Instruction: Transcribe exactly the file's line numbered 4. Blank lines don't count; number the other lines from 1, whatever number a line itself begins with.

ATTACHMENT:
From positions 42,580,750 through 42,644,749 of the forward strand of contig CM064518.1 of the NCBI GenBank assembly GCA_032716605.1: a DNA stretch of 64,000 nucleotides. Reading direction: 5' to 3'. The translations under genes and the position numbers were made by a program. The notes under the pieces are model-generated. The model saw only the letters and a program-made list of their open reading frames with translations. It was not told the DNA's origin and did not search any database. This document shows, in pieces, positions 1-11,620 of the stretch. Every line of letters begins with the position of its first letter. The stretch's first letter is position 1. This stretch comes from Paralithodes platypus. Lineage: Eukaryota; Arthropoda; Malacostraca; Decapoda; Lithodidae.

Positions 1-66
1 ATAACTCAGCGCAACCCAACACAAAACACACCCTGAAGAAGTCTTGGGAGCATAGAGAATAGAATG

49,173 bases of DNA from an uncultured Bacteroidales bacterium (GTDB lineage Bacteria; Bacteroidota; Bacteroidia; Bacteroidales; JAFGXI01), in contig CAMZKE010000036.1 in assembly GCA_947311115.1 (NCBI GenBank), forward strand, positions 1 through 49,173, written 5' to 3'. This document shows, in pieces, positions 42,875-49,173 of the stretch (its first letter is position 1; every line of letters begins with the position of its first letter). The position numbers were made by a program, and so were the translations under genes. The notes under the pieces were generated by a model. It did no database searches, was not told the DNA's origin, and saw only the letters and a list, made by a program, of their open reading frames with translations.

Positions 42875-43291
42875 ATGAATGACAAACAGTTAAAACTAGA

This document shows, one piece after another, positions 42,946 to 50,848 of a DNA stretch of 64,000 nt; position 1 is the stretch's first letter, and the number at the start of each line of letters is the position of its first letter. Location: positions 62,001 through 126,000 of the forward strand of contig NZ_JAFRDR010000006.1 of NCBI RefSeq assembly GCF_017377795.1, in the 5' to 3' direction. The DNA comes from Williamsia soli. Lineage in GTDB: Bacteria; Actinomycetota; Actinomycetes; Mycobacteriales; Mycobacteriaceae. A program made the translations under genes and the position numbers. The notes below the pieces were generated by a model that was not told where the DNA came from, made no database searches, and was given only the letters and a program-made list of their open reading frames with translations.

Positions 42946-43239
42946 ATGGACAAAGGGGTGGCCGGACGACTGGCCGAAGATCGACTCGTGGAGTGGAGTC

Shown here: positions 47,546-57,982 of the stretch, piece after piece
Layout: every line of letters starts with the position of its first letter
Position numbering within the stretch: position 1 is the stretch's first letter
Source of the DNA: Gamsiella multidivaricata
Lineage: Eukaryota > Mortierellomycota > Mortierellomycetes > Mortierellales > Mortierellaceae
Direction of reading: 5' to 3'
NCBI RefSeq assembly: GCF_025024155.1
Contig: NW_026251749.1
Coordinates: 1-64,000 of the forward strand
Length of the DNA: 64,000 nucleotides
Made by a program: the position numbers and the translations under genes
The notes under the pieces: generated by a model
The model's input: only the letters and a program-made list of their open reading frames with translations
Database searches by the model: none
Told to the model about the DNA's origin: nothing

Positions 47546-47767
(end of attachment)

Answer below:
49,173 bases of DNA from an uncultured Bacteroidales bacterium (GTDB lineage Bacteria; Bacteroidota; Bacteroidia; Bacteroidales; JAFGXI01), in contig CAMZKE010000036.1 in assembly GCA_947311115.1 (NCBI GenBank), forward strand, positions 1 through 49,173, written 5' to 3'. This document shows, in pieces, positions 42,875-49,173 of the stretch (its first letter is position 1; every line of letters begins with the position of its first letter). The position numbers were made by a program, and so were the translations under genes. The notes under the pieces were generated by a model. It did no database searches, was not told the DNA's origin, and saw only the letters and a list, made by a program, of their open reading frames with translations.